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Archives > August 2013 > Communications for Campus Security

Communications for Campus Security

As another school year approaches, security departments are gearing up for the large numbers of university students, faculty and staff that will converge on university grounds.

By: Caroline Baptist

Campus events such as collegiate sports games and award ceremonies will also attract additional visitors such as family, college alumni and even community residents to campuses.

With the fluctuating amount of people on campus on any given day, security administrators understand solid communications is essential to the safety and welfare of a university's permanent and transitory population.

Security Staff and Crowd Control
Security staff is responsible for maintaining order, de-escalating potential threats and conflicts, and coordinating first aid efforts during a crisis. They patrol heavily trafficked campus areas and may be put on duty at research centers and similar facilities that house sensitive, historic or classified materials. When department communication is directly tied in with local law enforcement, security administrators can report emergency incidents directly to first responders.

Crowd control crews work with campus security and are usually present at events that expect high attendance. These college events include championship games, music concerts and graduations. Although crowd control staff is stationed throughout a venue, two-way radios allow teams to communicate information or instructions quickly. A crowd controller who witnesses a disorderly or intoxicated patron enter a venue, for example, can use radio communications to instruct staff inside the facility to monitor the individual whose behavior may cause an altercation.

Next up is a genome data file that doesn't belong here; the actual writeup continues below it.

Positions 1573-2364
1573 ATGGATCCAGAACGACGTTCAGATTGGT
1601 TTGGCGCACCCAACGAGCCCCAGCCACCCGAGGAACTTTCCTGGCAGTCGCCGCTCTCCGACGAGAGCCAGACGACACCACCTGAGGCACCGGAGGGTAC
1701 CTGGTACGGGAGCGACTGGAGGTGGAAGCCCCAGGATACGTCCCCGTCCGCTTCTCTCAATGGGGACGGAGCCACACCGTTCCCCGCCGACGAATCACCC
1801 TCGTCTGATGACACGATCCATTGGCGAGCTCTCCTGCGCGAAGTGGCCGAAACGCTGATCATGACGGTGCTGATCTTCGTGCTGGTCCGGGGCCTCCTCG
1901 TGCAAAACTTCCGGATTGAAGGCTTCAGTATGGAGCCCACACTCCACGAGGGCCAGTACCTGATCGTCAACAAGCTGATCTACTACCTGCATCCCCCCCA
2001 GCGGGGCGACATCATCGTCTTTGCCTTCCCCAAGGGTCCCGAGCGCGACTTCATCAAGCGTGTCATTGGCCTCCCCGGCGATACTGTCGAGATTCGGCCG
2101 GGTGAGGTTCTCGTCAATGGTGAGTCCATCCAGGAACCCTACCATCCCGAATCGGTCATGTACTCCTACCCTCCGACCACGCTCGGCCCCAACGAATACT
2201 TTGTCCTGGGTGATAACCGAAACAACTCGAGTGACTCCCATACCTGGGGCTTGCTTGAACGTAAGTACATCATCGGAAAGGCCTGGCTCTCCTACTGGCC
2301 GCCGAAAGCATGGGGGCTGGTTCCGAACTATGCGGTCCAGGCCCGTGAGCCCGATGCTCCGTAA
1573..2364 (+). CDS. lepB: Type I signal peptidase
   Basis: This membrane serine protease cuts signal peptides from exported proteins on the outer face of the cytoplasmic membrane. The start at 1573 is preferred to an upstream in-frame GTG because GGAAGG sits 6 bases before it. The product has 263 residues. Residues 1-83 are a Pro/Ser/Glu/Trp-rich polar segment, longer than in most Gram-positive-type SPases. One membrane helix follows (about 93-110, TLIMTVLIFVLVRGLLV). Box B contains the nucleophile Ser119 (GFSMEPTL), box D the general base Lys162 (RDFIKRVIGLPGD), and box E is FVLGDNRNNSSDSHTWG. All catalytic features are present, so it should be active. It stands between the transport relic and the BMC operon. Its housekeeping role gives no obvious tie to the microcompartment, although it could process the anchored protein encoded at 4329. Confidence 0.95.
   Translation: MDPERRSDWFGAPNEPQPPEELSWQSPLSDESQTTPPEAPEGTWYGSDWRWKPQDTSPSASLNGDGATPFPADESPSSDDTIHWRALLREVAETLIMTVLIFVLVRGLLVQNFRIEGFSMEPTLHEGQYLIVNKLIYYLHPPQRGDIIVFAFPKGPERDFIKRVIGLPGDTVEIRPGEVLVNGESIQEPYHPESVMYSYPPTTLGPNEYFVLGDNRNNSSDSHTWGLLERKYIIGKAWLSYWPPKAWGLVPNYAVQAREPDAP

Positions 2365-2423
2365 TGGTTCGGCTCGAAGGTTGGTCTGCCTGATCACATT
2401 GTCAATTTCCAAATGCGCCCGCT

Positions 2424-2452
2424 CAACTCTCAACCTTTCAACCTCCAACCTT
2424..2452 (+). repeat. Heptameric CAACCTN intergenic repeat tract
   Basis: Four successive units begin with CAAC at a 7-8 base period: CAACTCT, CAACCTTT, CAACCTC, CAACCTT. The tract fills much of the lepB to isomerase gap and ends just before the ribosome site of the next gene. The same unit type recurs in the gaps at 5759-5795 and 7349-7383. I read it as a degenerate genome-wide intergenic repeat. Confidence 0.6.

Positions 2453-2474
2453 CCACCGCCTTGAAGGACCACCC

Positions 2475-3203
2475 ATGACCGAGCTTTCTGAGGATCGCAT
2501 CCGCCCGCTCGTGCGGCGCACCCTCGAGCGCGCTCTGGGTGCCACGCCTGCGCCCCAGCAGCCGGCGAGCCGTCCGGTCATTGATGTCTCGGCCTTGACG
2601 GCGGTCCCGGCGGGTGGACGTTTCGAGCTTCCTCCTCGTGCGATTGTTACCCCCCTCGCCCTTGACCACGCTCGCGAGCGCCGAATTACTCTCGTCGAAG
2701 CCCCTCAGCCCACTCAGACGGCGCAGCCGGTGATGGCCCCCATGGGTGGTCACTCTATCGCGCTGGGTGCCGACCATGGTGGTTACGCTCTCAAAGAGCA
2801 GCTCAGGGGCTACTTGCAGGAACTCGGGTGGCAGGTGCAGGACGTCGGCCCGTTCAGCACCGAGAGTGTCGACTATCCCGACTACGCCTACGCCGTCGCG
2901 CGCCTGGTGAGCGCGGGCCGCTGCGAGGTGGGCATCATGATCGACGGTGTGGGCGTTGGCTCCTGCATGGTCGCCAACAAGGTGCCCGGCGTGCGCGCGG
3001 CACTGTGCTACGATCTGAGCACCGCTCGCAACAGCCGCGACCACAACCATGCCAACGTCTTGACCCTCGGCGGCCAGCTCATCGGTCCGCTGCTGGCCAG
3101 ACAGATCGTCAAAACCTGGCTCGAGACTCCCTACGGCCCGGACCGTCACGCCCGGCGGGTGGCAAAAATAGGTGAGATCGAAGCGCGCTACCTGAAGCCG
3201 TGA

Two-Way Radio Systems
Two-way radio is a cost-effective and reliable alternative to commercial wireless and landline networks. Radio networks are usually constructed with redundant infrastructure and backup power, ensuring communication continues despite a natural disaster or prolonged power outage. A privately controlled digital radio system can bypass cellular and landline networks, which often become unstable and overcrowded during critical situations. Moreover, twoway radios do not accrue monthly service or usage fees commonly associated with cell phones.

There are many ways to configure a digital two-way radio network. One popular configuration among universities is a digital receiver voting system, which combines voting technology with IP connectivity. Digital receiver voting uses existing hardware (reconfigured as dedicated receivers) and flexible IP to constantly monitor sites and find the best signal for transmission. This approach would benefit security departments looking for exceptional talkback capability in-building- radio communication from basement level to top floor-and wide area mobile coverage across campus.

Radio Functionality
Two-way radios offer instant communication at the touch of a button for every subscriber unit in the field. Routine shift reporting can be done efficiently over the air and safety personnel can respond quickly should an emergency or crowd disturbance arise. With the use of RAN (Radio Access Number) codes, university radio systems can be segmented into different talk groups. Communication can be organized according to department, location or any other configuration. Pertinent information can be exchanged between individuals ("one-to-one") and groups ("oneto- many").